> What for? I can see the need to run 1.5kW key down for a  few minutes,
> such as for RTTY and SSTV. But CCS? Hardly. At least I don't  see why a
> ham could ever need 1.5kW CCS! Maybe you can give me some  example!
>> Many commercial tube amps advertised as a legal limit amp  just don't
>> have the power supply or components for sustained operation  at the
>> legal limit in SSB or CW let alone digital.
> Yes. They  are aimed at hams who WANT CCS specs, but don't NEED them, and
> will never  actually use the amp that way! ;-)
>> Some of them even push
>>  the tubes way beyond their ratings to get the power they do and
>> that's  at a greatly reduced tube life.
> That's usual practice in ICAS, and has  a long tradition.
>> IOW I'd want an amp capable
>> of at least  2KW continuous and preferably 2.5KW that should loaf
>> along at 1500  watts without breaking into a sweat.
> Not a good idea! A 2.5kW amp  running at 1.5kW will necessarily be less
> efficient, as it will be  operating at part load. If you really want to
> broadcast in RTTY around the  clock at 1.5kW, then you should build a
> 1.5kW amp with generous thermal  capability, and not a 2.5kW amp! IOW,
> the electrical design should be  optimized for 1.5kW, but using
> components, cooling, etc, designed to run  significantly below the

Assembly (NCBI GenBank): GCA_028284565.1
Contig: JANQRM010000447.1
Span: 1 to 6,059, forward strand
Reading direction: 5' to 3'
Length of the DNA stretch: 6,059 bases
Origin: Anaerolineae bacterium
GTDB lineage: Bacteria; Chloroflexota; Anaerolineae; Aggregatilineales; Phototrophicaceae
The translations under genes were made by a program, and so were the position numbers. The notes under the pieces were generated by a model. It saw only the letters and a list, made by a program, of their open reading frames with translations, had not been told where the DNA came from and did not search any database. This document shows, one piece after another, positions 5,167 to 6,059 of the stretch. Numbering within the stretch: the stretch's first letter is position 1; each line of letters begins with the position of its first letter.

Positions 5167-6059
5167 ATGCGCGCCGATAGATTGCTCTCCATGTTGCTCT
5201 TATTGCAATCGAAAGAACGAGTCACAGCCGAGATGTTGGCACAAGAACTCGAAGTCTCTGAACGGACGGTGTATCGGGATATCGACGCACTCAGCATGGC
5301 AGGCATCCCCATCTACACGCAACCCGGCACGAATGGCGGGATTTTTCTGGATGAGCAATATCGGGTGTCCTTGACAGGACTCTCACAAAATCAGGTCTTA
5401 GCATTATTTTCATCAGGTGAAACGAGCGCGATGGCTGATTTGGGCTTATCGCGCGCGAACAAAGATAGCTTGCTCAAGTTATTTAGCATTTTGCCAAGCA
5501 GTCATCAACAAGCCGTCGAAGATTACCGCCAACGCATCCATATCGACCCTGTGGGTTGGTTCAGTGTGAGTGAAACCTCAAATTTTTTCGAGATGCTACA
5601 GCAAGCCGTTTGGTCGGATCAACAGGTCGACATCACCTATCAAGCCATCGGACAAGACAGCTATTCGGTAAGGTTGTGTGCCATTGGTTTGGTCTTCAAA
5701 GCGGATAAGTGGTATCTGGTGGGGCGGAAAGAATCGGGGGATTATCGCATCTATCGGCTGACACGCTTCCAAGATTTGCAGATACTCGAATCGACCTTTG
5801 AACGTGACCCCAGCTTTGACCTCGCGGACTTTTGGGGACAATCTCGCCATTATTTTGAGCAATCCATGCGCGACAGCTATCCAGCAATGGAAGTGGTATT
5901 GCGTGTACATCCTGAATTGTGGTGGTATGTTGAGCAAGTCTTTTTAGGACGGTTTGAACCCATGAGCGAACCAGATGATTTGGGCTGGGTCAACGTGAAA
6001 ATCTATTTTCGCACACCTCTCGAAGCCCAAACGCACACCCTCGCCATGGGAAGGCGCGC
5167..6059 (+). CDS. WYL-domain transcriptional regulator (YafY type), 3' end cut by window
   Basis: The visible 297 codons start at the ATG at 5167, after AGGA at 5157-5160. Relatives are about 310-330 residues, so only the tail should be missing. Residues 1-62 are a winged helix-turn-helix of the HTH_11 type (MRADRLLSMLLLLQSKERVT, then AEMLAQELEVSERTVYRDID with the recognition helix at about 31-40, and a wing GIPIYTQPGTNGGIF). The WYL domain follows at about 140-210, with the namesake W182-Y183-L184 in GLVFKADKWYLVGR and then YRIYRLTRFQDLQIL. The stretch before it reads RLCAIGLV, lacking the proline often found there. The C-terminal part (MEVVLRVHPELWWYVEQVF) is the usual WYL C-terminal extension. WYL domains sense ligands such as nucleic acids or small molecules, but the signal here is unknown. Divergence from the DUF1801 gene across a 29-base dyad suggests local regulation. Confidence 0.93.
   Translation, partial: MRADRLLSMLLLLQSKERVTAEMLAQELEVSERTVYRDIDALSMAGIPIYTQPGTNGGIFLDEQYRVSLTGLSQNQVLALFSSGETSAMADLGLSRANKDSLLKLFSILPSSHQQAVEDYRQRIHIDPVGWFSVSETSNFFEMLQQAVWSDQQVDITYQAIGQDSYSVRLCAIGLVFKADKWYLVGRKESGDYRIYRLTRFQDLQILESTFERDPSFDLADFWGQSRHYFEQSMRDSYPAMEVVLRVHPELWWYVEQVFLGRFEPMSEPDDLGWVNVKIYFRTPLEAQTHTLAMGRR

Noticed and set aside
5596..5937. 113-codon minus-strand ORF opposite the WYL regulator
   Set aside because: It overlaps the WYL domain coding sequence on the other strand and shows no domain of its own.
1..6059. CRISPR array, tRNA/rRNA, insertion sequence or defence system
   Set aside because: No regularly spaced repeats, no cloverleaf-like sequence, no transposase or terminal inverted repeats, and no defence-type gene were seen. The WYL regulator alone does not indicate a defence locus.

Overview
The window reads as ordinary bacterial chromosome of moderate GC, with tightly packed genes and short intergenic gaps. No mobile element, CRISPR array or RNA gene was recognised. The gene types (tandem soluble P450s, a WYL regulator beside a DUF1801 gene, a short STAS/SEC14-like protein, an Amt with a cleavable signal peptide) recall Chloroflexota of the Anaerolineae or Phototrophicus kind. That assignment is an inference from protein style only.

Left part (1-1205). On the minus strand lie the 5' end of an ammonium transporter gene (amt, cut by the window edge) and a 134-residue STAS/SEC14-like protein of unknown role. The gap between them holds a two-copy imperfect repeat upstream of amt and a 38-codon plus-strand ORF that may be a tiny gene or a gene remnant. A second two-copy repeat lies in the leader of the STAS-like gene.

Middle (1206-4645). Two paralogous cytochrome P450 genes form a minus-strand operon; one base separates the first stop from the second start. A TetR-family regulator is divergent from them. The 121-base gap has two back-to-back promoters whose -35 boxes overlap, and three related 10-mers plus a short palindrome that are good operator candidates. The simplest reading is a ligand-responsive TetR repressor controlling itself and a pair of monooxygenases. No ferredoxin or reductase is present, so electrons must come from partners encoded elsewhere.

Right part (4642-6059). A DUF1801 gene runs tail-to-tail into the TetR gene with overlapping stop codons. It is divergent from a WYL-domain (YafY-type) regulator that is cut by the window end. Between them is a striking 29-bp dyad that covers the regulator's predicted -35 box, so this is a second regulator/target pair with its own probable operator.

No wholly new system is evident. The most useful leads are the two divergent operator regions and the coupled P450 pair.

> temperature limit of each part, at that  power.
>> The current project is a 4CX3000A7 that I want to run class  A.
> Don't allow promoters of energy efficiency to hear that. In this  world
> where energy is getting ever more expensive, and energy wasting  devices
> draw the scorn of many people, we should be looking at class D,  class E,
> and class F, with envelope elimination and restoration. Not  really at
> class C, much less class AB, let alone class A!
>>  The
>> problem with the higher power tubes is their size. Plus they use  more
>> filament power than the average ham station uses in total  power.
> That filament power, even for a class AB amp, is one of the  reasons why
> I want to replace my tube amp. I run my house on my own  microhydro
> turbine, and in winter I have all the power I want, but in  summer it can
> get really scarce. I use battery backup in summer, and  drawing 2kW
> pulsed for high power SSB transmission is OK, for short  transmissions,
> but running filaments and bleeder resistors and a blower  even while in
> RX is unacceptable.
>> (Bout ~375 watts) One amp on  HF and one for 6-meters. It' d be nice
>> to have one for 2-mters as  well.  I have the tubes and sockets but
>> not enough components to  build complete amps.
> I got two 4CX1500B tubes some time ago, for free.  Broadcast pulls. The
> guy said they were still in perfect shape, but I have  no means to test
> their emission. Maybe some day I make a cavity amp for  two meters
> moonbounce with one of them. But more likely not...
> I have  no sockets for them, and would probably have to make them. But
> really a  MOSFET amp for HF is a more attractive project to  me!
> Manfred.
> ========================
> Visit my hobby  homepage!
> http://ludens.cl
> ========================